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| September 7, 2015

Reaching women where they are: 3 things we’ve learned about researching & distributing apps

If you’re trying to reach women in Nairobi with a family planning app, what’s the easiest, cheapest, and best way to do it? For the CycleBeads® Android app, developed by Cycle Technologies, it could be social media, a local NGO called AfriAfya or old fashioned word-of-mouth. The app enables a woman to use the Standard Days Method® of family planning, which can be used for planning or preventing pregnancy, or period tracking.

The Institute for Reproductive Health at Georgetown University (IRH) partnered with Cycle Technologies and local research groups iHub and Research Solutions Africa to assess how best to introduce the CycleBeads app to women in Nairobi. We wanted to know: which distribution channel is most likely to reach women in need of family planning? Which channel best enables women to correctly and consistently use the app?

After just four weeks of promoting the app through facebook and AfriAfya’s network, over 2,600 people in Nairobi downloaded the app. We recruited a sample of these users into a study and followed up with 189 of them over three months. During that period, we interviewed them three times, collecting data about their background, previous family planning use, and experiences with the app. 22 users also participated in in-depth interviews. From these interviews, we learned that women were able to download the CycleBeads app and answer the screening questions. Most (over 50%) said that they were using the app for period tracking. Of the ones who were using it for pregnancy prevention, over 1/3 brand new to family planning, and hadn’t been using any method before the CycleBeads app.

Here are some interesting things we’ve learned about distributing apps:


Social Media


What we did: Cycle Technologies used their existing Facebook page and social media platform to target women ages 18-35, living in Nairobi. They created a suite of Kenya-appropriate content and promoted it through paid ads. This strategy was very successful at encouraging downloads – approximately 2,100 people downloaded the app in a four week period through social media ads.

What we learned: Facebook ads were a successful and cost-effective way to promote the CycleBeads app. In the end, the cost per customer acquired was around $.47. Of course, that only means that the person clicked on the ad and downloaded the app; we are monitoring how many of those people continue to interact with the app over time. Preliminary data suggests that digital campaigns may be particularly effective at reaching women with unmet need. Among women who were using the app for pregnancy prevention and had heard about it from the digital campaign, preliminary analysis shows that 46% had previously not been using any method of pregnancy prevention.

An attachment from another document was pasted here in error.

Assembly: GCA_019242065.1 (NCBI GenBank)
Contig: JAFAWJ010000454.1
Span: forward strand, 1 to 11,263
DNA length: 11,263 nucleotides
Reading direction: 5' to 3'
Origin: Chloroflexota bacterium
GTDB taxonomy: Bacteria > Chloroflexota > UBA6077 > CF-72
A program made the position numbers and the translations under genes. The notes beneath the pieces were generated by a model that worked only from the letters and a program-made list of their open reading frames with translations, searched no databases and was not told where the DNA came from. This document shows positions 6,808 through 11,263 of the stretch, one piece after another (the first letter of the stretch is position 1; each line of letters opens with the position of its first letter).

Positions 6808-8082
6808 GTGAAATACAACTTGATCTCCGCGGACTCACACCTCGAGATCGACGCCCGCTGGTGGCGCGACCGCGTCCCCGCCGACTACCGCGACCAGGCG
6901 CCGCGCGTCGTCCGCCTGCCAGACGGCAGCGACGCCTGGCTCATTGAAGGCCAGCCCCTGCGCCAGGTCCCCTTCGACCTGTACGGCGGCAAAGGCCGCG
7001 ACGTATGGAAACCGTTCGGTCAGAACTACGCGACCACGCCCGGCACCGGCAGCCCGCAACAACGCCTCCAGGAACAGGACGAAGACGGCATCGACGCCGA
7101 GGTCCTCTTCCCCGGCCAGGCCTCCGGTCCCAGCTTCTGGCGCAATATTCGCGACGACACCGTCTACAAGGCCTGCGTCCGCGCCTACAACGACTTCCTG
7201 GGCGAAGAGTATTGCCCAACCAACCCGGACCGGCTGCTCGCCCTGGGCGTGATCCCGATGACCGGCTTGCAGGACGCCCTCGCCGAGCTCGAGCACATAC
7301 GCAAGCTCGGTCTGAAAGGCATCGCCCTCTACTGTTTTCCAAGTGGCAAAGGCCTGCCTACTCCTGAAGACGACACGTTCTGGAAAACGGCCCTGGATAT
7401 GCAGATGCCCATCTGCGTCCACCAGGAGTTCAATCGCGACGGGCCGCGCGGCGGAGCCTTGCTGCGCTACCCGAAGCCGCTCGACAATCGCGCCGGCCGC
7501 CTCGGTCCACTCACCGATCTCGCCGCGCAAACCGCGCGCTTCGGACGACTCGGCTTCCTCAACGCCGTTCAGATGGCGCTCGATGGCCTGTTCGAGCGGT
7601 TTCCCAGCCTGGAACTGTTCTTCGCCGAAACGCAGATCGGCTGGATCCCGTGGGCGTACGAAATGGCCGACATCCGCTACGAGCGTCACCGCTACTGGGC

Educational Meetings


What we did: AfriAfya, a Nairobi based NGO with a focus on health education, hosted a series of four meetings to educate men and women about reproductive health, family planning and the CycleBeads app. They offered support for people in downloading the app and answered follow-up questions.

What we learned: The meetings were enthusiastically received, and word spread from the meeting attendees to others in the community. Around 300 people attended a meeting – 28 of our research participants came from these meetings, and 20 other participants heard about the app from someone who attended the meeting. These meetings reached people from a range of income levels, and all of them described the app’s screening process as easy (96%) or moderate (4%).

And here’s what we’ve learned about researching apps:


Research Recruitment

What we did: We recruited users into the study over a 30 day period through two different pathways.

  • Face-to-face. At meetings, AfriAfya told participants about the research and got contact information from those who were interested in the study.
  • An in-app pop-up: Cycle Technologies added a feature into the app itself where, after a user in Kenya downloaded the app and entered their first period date, a pop-up appeared inviting them to participate in research and collecting their name and phone number if they did.

iHub and Research Solutions Africa then contacted all interested users to confirm that they wanted to participate, guided them through the informed consent, and scheduled the first interview.

What we learned: We were surprised by the number of people who were willing to sign up for research through a pop-up within the CycleBeads app. Over 2,600 people downloaded the app during the recruitment period, and 7% of them entered their name and phone number into the pop-up. With Facebook advertising, this process cost ~$7 per research participant.

These days, there are a growing number of apps for health and well-being. Our data will provide insights to this blossoming and understudied market. Data is still coming in, and we’re looking forward to sharing more results soon!


Learn more

  • We’ll be at the International Conference on Family Planning! Visit our poster on Tuesday, November 10 at 2:20pm: “Testing usability and distribution models for a mobile family planning method in Nairobi, Kenya”
  • Read about our lessons learned from the app usability testing.
  • AllAfrica feature: “Cyclebeads APP Helps Kenyan Women Prevent and Plan Pregnancy With Just a Smartphone”
  • Download the CycleBeads app to experience the tested technology for yourself.
  • Join the conversation online: @IRH_GU @iHub @CycleTechGlobal


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